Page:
Use of Biomass as a Fossil Fuel Replacement in Australian Cement Kilns
Presented at the Bioenergy Australia 2003 Conference
Held 8-10 December in Sydney
by Matthew Warnken and co-authored by Damien Giurco

Cement and cement products are essential materials in the Australian construction and building industry of today. The cement industry in Australia comprises Adelaide Brighton Ltd, Blue Circle Southern Cement Ltd and Cement Australia Pty Ltd. These three companies operate ten cement works, which together account for 100 per cent of integrated clinker and cement supplies in the country.

Environmental issues have taken on an increasing importance in the Australian Cement Industry, as evidenced by plant upgrades to improve energy efficiency and to reduce emissions, the release of a second Cement Industry Environment Report and a growing uptake of alternative raw materials and alternative fuels offering environmental benefits.

Alternative fuels that are being used by cement kilns to replace traditional fossil fuels include tyres, carbon anode dust & spent pot linings from the aluminium industry, a blend of recovered oils, dewatered sludges and grease trap emulsions and solvent based fuel. These alternative fuels currently account for approximately 6 per cent of thermal energy requirements for the Australian Cement Industry.

There are also a range of biomass-based alternative fuels that are able to be used by cement kilns including wood, tallow, dried biosolids, wheat residues, rice hulls, the woody component from composted organics, grape marc (residual skins from winemaking) and some types of process engineered fuel (for example, residual paper from material recovery facilities - MRFs).

The uptake of biomass-based alternative fuels is in its infancy, but is poised to increase in the coming year to similar tonnages as for existing alternative fuels. This would put biomass fuel use at 45,000 tonnes per annum (tpa) out of a total alternative fuel use of approximately 100,000 tpa. (However, biomass-based alternative fuels generally provide less thermal energy per tonne when combusted than the average for existing alternative fuels, meaning that the 'energy delivered' difference will be greater than the 'tonnes delivered'.)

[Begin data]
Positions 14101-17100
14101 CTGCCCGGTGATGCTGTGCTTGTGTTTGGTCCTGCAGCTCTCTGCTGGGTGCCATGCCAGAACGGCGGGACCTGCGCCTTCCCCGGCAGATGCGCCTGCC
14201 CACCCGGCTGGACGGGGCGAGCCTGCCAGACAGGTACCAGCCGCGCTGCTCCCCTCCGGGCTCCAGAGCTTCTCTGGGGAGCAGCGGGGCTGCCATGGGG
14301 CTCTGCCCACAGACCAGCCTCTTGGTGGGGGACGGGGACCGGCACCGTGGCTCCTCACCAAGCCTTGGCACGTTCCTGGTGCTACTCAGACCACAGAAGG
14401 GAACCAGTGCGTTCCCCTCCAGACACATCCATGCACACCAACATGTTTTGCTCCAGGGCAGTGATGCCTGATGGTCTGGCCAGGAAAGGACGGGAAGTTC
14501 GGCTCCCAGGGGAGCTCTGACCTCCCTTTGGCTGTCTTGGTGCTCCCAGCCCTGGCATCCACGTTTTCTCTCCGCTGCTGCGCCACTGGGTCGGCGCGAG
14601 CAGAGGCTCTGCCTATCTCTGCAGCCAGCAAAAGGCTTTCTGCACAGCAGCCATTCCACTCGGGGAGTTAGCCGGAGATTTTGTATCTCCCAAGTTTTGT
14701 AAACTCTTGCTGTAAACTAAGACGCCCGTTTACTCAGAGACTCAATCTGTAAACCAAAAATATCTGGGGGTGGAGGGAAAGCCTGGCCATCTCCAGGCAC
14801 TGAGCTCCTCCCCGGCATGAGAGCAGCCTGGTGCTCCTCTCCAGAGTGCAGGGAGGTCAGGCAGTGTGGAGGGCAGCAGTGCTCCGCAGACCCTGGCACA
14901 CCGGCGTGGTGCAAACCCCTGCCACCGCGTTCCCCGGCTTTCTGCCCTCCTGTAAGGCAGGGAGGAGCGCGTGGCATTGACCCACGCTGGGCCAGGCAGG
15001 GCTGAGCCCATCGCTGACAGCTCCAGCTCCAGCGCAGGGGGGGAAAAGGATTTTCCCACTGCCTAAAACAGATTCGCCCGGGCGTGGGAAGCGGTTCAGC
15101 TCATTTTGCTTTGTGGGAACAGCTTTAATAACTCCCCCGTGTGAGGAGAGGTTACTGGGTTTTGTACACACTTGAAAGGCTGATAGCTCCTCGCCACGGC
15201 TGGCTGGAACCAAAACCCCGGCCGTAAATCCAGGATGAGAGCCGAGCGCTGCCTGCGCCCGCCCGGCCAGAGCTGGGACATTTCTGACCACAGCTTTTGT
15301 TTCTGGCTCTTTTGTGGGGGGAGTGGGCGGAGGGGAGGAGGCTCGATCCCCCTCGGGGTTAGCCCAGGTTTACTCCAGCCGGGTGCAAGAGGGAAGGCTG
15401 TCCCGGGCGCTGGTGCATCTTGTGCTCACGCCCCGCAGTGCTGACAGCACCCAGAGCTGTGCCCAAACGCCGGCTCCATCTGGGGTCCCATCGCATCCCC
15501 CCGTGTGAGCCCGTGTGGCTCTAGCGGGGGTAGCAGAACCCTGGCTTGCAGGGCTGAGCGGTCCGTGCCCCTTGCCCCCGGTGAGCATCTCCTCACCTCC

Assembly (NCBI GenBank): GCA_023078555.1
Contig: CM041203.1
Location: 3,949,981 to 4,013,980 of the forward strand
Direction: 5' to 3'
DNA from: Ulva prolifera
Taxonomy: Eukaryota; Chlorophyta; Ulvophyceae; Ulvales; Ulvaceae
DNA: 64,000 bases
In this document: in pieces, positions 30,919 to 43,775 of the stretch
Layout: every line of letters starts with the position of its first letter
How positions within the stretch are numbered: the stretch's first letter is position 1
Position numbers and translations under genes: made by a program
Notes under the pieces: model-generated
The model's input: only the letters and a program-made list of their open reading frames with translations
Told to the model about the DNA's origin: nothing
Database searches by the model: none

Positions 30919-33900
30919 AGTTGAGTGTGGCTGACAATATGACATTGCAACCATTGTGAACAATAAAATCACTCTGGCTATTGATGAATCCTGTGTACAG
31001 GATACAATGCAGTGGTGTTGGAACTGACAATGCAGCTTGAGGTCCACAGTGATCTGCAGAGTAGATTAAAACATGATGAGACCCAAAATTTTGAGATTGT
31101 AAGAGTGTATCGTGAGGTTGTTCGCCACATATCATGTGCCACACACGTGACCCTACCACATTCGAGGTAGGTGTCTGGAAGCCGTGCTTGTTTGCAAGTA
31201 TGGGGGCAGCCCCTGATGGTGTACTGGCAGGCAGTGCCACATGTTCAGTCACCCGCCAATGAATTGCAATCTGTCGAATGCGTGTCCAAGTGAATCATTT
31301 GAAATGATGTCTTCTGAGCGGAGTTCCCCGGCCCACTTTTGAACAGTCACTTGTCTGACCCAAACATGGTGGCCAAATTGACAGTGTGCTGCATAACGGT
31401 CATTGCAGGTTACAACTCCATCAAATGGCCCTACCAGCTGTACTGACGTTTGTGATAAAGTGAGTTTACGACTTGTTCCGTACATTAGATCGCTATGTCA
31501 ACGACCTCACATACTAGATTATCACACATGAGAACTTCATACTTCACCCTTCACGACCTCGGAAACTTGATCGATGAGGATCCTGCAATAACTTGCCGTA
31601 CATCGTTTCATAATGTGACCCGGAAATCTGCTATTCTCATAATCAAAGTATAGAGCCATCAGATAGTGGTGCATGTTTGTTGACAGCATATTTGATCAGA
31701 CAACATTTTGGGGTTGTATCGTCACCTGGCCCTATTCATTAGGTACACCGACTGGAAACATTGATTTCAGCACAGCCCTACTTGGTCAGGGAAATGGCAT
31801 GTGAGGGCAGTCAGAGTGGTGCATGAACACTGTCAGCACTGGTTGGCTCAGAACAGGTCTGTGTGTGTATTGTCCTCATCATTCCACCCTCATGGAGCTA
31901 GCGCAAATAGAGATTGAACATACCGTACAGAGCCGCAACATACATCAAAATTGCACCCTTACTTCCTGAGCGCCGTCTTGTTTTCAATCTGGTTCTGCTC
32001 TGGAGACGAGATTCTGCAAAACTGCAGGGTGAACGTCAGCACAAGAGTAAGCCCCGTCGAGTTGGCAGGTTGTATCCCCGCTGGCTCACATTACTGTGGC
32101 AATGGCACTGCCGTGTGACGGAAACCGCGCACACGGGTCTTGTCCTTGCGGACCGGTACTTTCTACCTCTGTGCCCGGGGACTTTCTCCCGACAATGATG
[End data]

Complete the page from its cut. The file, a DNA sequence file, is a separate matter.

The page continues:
Advantages of using biomass as a replacement fuel include conservation of non-renewable fossil fuels, reduction in greenhouse gas emissions by offsetting fossil fuel use, recovery of a higher resource value from previously wasted materials, conservation of landfill space in some instances, a reduction in Nitrogen Oxide (NOx), ability to utilise complementary alternative materials owing to reduction in ash content (coal replacement), less concerns regarding the composition of the fuel from a technical and community perspective (as compared against other alternative
fuels) and an overall improved environmental performance. Additional benefits of a financial nature in terms of lower cost of fuel are also realised.

Barriers to the use of biomass include the capital cost for new processing and handling equipment (both on and off site), transport and logistics arising from the dispersed nature of the sources of the biomass fuel, process issues such as managing the quality of the fuel, wear on refractory brick linings, kiln ring build-up, lower productions rates and changed material recipe.

As the use of biomass-based alternative fuels is just beginning, there are still challenges to overcome in order to harness all of the advantages that biomass fuels have to offer the cement industry. These include gaining a 'community licence to operate', gaining regulatory approval and gaining access to potential supply that achieves the right balance of economic benefits for the fuel supplier and user.

Overall there is a growing interest within the cement industry regarding the use of alternative fuels (with specific attention given to biomass-based alternative fuels), as a means of achieving economic and environmental goals. Biomass in particular, has many advantages to offer the cement industry in Australia. The use of biomass is set to increase in the short term, provided that the technical barriers can be overcome in an economic manner and that fossil fuel replacement projects can gain the support of both the community and regulators.

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Copyright © 2005 Warnken ISE
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